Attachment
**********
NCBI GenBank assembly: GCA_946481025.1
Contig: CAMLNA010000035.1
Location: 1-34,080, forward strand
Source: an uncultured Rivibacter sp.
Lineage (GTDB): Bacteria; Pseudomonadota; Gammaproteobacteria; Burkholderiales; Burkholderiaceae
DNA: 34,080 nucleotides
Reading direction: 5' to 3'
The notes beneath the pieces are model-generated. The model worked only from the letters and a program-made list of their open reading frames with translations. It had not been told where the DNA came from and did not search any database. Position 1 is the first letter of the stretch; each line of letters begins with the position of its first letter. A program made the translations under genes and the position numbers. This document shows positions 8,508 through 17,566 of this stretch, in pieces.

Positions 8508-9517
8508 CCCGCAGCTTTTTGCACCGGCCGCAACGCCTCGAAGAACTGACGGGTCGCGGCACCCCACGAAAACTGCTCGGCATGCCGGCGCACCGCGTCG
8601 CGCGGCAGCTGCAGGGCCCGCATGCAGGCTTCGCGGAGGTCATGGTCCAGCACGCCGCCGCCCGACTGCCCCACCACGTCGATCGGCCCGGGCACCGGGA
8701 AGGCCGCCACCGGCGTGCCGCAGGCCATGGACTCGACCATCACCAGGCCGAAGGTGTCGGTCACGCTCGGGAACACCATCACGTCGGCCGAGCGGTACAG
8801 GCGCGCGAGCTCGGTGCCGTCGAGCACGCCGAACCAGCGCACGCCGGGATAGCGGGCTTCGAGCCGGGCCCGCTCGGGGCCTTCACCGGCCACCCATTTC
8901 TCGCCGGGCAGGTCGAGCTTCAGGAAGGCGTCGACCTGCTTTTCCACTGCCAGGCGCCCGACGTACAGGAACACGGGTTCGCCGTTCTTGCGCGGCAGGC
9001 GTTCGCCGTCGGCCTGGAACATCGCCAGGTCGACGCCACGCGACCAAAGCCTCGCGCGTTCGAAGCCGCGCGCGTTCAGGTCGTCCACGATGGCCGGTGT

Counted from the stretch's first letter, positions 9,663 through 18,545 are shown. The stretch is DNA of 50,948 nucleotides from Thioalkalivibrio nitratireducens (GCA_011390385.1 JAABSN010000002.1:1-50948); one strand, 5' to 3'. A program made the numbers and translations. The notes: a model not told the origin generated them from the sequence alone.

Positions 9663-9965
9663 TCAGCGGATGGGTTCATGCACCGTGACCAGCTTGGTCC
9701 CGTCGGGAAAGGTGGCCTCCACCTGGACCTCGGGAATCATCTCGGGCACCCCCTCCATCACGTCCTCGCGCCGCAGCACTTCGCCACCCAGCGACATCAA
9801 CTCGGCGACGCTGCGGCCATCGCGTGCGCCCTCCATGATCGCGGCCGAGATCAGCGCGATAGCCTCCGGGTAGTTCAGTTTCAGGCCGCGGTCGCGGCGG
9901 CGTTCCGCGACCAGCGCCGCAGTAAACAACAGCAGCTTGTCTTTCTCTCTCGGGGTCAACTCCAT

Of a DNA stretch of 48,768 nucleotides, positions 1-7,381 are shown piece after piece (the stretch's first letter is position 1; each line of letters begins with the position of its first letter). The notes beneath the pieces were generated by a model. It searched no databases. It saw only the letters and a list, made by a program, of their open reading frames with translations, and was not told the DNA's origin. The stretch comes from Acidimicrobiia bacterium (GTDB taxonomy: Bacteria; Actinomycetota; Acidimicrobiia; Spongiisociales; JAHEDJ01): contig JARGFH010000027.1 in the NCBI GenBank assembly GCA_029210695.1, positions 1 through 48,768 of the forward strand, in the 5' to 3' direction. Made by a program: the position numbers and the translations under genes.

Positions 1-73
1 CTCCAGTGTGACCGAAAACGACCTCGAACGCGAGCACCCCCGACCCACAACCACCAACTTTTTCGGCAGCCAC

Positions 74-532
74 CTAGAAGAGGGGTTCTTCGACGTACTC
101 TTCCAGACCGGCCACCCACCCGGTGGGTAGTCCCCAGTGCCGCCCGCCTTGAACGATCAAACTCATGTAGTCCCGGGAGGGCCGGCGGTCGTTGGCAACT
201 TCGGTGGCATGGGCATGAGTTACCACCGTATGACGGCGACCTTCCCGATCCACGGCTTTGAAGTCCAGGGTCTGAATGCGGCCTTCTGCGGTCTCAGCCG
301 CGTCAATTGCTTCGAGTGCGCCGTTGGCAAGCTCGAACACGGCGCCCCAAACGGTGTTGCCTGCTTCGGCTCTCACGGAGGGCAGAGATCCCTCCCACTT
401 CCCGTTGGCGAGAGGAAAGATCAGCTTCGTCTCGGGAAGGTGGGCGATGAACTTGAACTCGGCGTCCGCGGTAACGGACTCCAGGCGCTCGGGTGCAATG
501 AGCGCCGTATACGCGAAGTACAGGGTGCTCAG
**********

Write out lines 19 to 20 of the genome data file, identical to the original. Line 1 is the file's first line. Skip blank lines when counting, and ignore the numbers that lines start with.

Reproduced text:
9701 CGTCGGGAAAGGTGGCCTCCACCTGGACCTCGGGAATCATCTCGGGCACCCCCTCCATCACGTCCTCGCGCCGCAGCACTTCGCCACCCAGCGACATCAA
9801 CTCGGCGACGCTGCGGCCATCGCGTGCGCCCTCCATGATCGCGGCCGAGATCAGCGCGATAGCCTCCGGGTAGTTCAGTTTCAGGCCGCGGTCGCGGCGG